It was one of my favorite songs with the college choir, “Commit Thy Way Unto the Lord,” based on the very Psalm we heard this morning. Of course when it comes to cherishing certain pieces of music, there’s much, much more to it than simply the words. There’s so much more emotion that comes with music that makes it stick with us for a lifetime. We remember who we sang it with or the time in our life that was especially vulnerable, or it was just the right combination of notes with the perfect instrument as a foundation.
I remember my fellow college students as we sang the choral piece at the front of this Gothic-like cathedral at Wittenberg University. I remember wondering how many of us were actually paying attention to the King James Version words: “commit thy way unto the Lord; trust also in Him and He shall bring it to pass.” Words that would be especially helpful for college students forced to make a decision not simply on what their major should be for their time on campus, but what they want to do with their life after those few years.
Let’s be honest, I’m sure there were some of us who were not paying attention to the words at all, and only concerned with how soon we could get out of that chapel to go hang out with friends. And even when it came to the long-range planning of life, we would think about what’s best for us, not so much about what’s best for God and all of God’s children. It all came down to us just doing our job as a choir: to sound pretty, and perhaps make a few people feel better sitting out in the pews.
But those words have stuck with me ever since, “Commit thy way unto the Lord; trust also in Him, and He shall bring it to pass,” because they don’t just apply to the twenty-somethings, who are trying to figure out what they want to do with the rest of their life with the verse serving as, hopefully, helpful advice. No, the Psalm comes into play every day of our time on this earth. Will we actually wake up in the morning and convince ourselves, “Today, I am going to live with a commitment to my Lord, Jesus Christ, Who died and rose again for me!”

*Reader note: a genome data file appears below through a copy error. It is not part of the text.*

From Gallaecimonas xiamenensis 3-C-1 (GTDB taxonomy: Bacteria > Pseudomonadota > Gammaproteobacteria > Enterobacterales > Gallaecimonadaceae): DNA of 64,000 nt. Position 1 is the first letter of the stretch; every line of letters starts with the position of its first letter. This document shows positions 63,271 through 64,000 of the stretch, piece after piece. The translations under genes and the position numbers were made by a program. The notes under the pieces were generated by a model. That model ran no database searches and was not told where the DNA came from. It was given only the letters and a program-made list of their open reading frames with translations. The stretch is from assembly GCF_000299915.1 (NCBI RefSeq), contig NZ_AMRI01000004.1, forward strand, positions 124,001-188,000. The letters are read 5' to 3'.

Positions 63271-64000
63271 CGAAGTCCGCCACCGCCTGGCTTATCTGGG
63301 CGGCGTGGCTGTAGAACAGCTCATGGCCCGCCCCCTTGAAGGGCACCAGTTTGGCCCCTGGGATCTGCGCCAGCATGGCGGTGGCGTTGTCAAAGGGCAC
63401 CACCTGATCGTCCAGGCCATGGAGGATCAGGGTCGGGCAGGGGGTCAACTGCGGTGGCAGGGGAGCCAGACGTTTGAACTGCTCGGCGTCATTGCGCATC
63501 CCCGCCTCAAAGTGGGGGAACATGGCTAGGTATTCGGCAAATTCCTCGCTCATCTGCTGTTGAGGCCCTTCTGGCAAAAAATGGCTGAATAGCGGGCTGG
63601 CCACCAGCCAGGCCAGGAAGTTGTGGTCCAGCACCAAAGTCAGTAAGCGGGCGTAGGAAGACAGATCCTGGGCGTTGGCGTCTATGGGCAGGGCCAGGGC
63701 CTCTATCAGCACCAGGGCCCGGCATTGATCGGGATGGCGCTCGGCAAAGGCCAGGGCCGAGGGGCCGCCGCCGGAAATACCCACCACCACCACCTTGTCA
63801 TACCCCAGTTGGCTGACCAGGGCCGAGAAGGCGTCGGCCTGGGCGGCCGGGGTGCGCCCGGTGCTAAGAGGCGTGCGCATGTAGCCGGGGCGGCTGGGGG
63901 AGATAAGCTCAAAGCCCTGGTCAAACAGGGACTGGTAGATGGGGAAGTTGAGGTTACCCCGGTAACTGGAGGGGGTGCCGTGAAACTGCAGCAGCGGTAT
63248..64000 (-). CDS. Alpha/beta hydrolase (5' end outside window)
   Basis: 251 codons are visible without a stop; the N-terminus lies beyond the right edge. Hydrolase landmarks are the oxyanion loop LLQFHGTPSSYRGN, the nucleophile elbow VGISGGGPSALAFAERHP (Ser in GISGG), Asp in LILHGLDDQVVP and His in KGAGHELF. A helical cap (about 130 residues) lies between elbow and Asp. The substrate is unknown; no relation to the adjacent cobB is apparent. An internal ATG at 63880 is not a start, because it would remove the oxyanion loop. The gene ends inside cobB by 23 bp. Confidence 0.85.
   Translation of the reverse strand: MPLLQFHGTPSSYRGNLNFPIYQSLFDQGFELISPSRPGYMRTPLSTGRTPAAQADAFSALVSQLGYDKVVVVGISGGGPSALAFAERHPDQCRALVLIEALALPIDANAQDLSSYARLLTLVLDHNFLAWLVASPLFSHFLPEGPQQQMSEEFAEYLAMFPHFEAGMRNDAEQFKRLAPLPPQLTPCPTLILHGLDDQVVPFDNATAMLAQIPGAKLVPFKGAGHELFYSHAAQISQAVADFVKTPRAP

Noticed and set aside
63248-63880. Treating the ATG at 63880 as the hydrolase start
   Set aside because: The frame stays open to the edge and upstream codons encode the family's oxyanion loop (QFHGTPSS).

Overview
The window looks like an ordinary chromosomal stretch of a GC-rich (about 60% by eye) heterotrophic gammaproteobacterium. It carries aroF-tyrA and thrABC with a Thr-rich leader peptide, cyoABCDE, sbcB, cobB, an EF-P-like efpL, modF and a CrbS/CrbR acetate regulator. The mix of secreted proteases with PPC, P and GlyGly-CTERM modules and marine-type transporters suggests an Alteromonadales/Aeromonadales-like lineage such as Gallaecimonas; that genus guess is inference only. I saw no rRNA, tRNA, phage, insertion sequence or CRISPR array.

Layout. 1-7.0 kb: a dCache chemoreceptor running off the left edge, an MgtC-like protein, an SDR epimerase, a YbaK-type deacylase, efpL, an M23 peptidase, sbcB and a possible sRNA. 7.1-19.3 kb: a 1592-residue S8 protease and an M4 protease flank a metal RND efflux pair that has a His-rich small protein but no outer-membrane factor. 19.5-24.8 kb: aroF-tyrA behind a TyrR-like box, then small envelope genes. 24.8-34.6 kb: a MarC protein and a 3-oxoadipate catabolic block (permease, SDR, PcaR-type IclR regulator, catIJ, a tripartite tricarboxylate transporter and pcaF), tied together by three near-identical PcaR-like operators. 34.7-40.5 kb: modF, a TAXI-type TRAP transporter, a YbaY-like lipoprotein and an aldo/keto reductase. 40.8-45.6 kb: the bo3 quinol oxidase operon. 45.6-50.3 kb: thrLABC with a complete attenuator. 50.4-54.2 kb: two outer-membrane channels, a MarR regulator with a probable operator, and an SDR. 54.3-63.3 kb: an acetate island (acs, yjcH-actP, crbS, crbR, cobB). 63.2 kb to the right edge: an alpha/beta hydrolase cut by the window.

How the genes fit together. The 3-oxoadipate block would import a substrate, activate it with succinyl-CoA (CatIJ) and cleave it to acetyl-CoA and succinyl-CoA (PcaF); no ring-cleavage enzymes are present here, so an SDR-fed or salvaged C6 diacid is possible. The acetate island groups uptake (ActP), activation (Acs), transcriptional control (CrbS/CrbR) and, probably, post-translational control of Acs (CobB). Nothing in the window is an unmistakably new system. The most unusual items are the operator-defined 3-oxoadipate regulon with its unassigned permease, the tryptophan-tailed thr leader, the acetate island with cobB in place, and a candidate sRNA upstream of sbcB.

“I’m going to be more patient with my coworkers. I’m going to be more concerned with complete strangers. I’m going to go out of my way to do a random act of kindness. I’m just going to have a more positive outlook on the world that will feed off onto other people. I’m going to be a flat-out better servant, following the example of Jesus Christ Himself.” And along the way we’ll do a few extra prayers to center ourselves, to rejuvenate the Holy Spirit within us, to consciously remind ourselves of that commitment we made at the beginning of the day. We’ll read Scripture as a way to nourish and guide us as to how best to live out exactly what God envisions for us. That’s great, if we can somehow pull that off every day.
But of course, we are going to mess up from time to time. We are going to fail in our commitment to living this life shaped by the love and grace of Jesus Christ. So what happens then? What happens when we do not fully commit our ways unto the Lord? What will God do then? We have to be so incredibly careful with this powerful Word of God, because if we’re not, that verse from the Psalm is so overwhelmed with little hope at all for us. If only we live a certain way, if only we shape our life perfectly around the dying sacrifice of our Savior, will God take extra special care of us?
Because I like to think that even those of us college students who did not take those words from the Psalm to heart when we sang it, who were only concerned with which party to go that night, or only thought about our own self-interest in determining our career, God still watched over us. It’s not so much about our commitment, after all; it’s about what God committed to us on a cross and out of an empty tomb. That commitment to the point of death and Resurrection saved us.
Those words from years ago continue to stick with me also because of the one who directed us with such passion and fervor, whom I envisioned as the encapsulation of one who committed Himself in proclaiming God’s love through the gift of music. Unfortunately Dr. Busarow died of leukemia far too soon. He was supposed to be there at my ordination to play the organ. He was supposed to live so many more years to even play at Sarah and I’s wedding. He committed his life to God and yet it did not come to pass the way I thought it should, at least.
But of course I have to force myself to remember he can no longer suffer, nor can his family; because this God has a commitment that continues even into the darkness of death: the living God Who made the commitment to bring us out from that death into life everlasting, even when we do not deserve it. God has made a commitment to us on a cross, out of the waters of baptism, in the body and blood of the Son in Communion, and will continue to do so even in the darkest valley of the shadow of death; and absolutely none of it can be taken away from us for the rest of our life and beyond! And for that ultimate commitment of Jesus Christ Himself, we most certainly give thanks to God indeed! Amen.
St. John's Evangelical Lutheran Church
Rev. Nan Dehnke, Pastor
Office: Mon - Thu: 9 a.m. - Noon